One of my favorite sayings is “Lift as you climb.” It means you don’t have to be at the top of the mountain before you can help people. Ever since the ChopSaver journey began, one of our big goals has been to create a household brand name. Obviously, that kind of success brings monetary rewards, but it is what you learn along the way that really makes for a full and meaningful life. As we are still a work in progress, the “lift as you climb” mantra helps remind me that I have an obligation to share what I am learning as I go. I recently had the distinct pleasure of speaking to three separate classes at Western Illinois University in Macomb, Illinois. I was hosted by Dr. Bruce Briney, Professor of Trumpet and an old college class mate of mine and Courtney Blankenship, head of the Music Business Department.

I spoke to three groups of students and covered everything from my musical background and performance career to the creation of ChopSaver and all the challenges one faces when starting a business and getting a product on the market. The students were polite, attentive and asked great questions and it was a terrific immersion for me into the world of public speaking. I have done some in the past, but three in one day was easily a new record for me! When speaking, the challenge is to combine the things you enjoy talking about with what the audience wants to learn.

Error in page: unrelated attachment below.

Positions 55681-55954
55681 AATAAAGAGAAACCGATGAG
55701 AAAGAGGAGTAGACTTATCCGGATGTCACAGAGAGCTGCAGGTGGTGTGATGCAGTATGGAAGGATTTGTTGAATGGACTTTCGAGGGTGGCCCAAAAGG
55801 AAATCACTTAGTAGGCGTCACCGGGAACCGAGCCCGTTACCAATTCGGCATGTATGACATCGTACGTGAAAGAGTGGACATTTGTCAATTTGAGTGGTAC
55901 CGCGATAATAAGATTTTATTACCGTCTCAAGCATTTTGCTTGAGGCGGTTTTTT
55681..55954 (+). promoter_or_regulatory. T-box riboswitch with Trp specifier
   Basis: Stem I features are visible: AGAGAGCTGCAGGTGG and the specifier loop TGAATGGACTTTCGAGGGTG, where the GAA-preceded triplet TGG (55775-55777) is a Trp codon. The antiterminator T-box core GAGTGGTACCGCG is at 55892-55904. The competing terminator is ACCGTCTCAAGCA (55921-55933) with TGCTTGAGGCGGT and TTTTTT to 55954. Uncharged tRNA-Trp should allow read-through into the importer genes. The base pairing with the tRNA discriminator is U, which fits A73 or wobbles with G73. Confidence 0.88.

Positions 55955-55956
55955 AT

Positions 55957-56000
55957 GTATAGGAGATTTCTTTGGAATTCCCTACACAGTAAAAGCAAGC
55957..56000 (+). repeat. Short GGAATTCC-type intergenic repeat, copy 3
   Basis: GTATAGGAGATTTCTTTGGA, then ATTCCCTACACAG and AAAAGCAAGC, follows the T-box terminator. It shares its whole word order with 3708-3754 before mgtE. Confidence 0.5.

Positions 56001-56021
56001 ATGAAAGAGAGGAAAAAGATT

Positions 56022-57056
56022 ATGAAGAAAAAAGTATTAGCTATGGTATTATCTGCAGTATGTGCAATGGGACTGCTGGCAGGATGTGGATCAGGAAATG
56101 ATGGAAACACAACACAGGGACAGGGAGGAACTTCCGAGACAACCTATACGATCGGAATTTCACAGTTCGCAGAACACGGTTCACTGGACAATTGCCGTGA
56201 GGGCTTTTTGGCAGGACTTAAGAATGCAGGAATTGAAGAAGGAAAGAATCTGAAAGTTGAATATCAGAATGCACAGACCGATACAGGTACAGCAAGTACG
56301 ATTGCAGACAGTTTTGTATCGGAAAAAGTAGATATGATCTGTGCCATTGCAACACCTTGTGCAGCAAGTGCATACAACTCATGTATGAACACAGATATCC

It is said the fear of public speaking is one of the most common phobias we human beings have. As with any performance, planning and practice will help ease those concerns. Having some sort of outline or notes can be very helpful, especially if speaking or lecturing is a new thing for you. Unless you are doing an actual “sermon,” it’s best to not read the whole thing word for word. Run through your talk in front of a mirror or video tape yourself. Better yet, do it a few times in front of real people like family or friends. Even one person can make you nervous! You might want to include a hand out but make sure that what you give out helps focus your message and doesn’t distract the listener from what you are trying to say. If you have a lot of visuals, go ahead and use PowerPoint if you must, but just reading along with the slides can get very boring. I like to use video when I can. For example, I show our YouTube video The ChopSaver Story as a lighthearted way to explain how ChopSaver started. It also gives me a little break when placed in the middle of the talk. Whatever you do, allow some time for questions but be able to gracefully “move along” if your audience is shy and questions aren’t forthcoming the first time you open up the floor. Being able to respond to questions helps you gauge what is really on your audiences mind. Like any good performer, the ability to improvise and respond to the situation can make the difference between an average speech and a truly memorable presentation. That ability only comes from repeated performances, so when the opportunity to present presents itself, don’t be shy!